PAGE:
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‘Half of my pay goes to transport’ - domestic worker feels the pain of petrol price hikes

Beauty Mwrebi struggles to keep her family of five afloat on just one salary.

Beauty Mwrebi struggles to keep her family of five afloat on just one salary.

Published Jun 10, 2022

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As petrol prices increase, and minibus taxi fares go up, Beauty Mrwebi, 56, from Khayelitsha, like millions of other South Africans, just doesn’t know how she gets by from month to month.

Mother of four children, three of whom are unemployed, Mwrebi says she works, not to buy anything vaguely fancy, but for transport, food and electricity.

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“When people ask me why I don’t save, I say ‘with what?’ I can’t cut any more corners.”

The high petrol price has hit home, and Mwrebi knows another hit will come when taxi and bus fares go up.

“Everything has gone up. For instance, even paraffin to cook and to heat up the house is expensive. I can’t use electricity always for this - as it is, my electricity is already about R400 a month.

"Paraffin is now almost R20 per 750ml bottle and you need two bottles overnight. Cooking oil is R94 for 2L. Mielie meal, all food, has gone up. Even bread - a loaf of brown bread is R16.

“I work four piece jobs and transport takes about three hours a day to get to my work and back. Every year the bus service goes up in cost and so do the taxis.

"I live in a small house and can’t even afford bricks to extend my home. I live with my three unemployed adult children and one grandchild. The other two grandchildren live with their mother and my daughter, who is employed, does not live here.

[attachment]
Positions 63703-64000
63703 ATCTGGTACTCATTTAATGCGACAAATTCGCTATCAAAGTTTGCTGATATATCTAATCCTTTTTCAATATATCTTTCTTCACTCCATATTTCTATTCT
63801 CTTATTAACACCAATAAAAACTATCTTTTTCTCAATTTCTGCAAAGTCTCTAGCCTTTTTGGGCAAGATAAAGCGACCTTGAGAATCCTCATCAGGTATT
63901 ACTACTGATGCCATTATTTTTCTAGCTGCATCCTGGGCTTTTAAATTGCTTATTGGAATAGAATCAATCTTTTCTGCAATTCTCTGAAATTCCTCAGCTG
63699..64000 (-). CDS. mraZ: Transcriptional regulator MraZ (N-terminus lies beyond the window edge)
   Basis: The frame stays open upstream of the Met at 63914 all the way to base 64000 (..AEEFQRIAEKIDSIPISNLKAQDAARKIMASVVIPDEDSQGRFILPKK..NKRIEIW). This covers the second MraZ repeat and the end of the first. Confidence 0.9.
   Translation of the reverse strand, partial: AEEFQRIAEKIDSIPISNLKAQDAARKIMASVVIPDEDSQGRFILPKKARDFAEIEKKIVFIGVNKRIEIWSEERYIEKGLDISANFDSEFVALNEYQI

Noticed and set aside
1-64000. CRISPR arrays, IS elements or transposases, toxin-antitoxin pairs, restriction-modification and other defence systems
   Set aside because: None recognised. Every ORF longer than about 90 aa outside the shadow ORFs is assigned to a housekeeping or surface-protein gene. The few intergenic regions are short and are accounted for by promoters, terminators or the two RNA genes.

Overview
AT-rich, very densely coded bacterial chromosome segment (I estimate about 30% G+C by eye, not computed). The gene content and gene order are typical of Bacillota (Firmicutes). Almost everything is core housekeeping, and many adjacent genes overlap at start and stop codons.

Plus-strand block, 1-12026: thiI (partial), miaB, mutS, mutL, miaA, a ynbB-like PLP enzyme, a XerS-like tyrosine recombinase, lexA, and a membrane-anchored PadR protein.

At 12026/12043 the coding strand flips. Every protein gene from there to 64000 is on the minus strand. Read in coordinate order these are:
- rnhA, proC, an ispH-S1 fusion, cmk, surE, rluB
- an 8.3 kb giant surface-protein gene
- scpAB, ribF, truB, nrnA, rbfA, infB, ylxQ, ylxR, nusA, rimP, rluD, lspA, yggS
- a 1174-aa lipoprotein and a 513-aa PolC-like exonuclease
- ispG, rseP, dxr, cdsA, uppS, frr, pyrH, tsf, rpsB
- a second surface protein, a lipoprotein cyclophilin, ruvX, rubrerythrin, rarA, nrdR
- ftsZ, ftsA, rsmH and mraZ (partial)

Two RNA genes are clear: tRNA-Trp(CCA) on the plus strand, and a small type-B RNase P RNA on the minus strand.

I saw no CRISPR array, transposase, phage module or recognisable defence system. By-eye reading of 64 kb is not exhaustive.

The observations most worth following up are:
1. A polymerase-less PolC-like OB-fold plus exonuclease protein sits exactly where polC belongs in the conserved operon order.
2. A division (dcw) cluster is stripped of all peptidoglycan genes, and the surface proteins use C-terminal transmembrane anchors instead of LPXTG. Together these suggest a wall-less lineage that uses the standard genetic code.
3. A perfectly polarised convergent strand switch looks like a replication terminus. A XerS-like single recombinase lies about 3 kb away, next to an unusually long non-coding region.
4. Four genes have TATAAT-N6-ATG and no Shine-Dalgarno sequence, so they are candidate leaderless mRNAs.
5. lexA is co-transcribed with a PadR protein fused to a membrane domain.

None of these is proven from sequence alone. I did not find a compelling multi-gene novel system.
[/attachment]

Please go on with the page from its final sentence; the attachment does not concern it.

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"Most of my money goes on transport (about R1 800 a month) and then food. I honestly don’t know how my family and I survive.

“During Covid hard lockdown, I began a small vegetable garden at my house growing spinach, onions, beetroot and pumpkin. This helped me put food on my table during that time.

“I can’t remember the last time when we ate red meat in this house. I buy my food in the shops near me. They used to be cheaper but not anymore. A couple I work for give me a big parcel of food weekly. I am so lucky to have that.

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“As difficult as it is for my family, I can see others suffering even more.

“We are lucky where we live in Khayelitsha as people care for each other. We help each other. If a neighbour is without, it won’t be for long because we will share.”

Mwrebi, who is directly affected by youth unemployment, says it is a serious problem. Her adult children are not the only ones in the area without work. “My children are not working yet they are talented. Rejection after rejection when they go look for jobs can break a person’s spirit.

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“Even if someone asks me how do I look after five people on my salary, I can’t even begin to say how. Yet somehow we make it work.

“Like tonight my son is making us home-made bread and we will have pilchards with it - even though one tin of pilchards is as high as R24. I will add onions and veg to make it stretch for us five.

“It’s a hard life and it’s getting harder and my heart breaks to see so many people suffer around me. Where I can though, I try to help.”

- Vivian Warby

IOL Business

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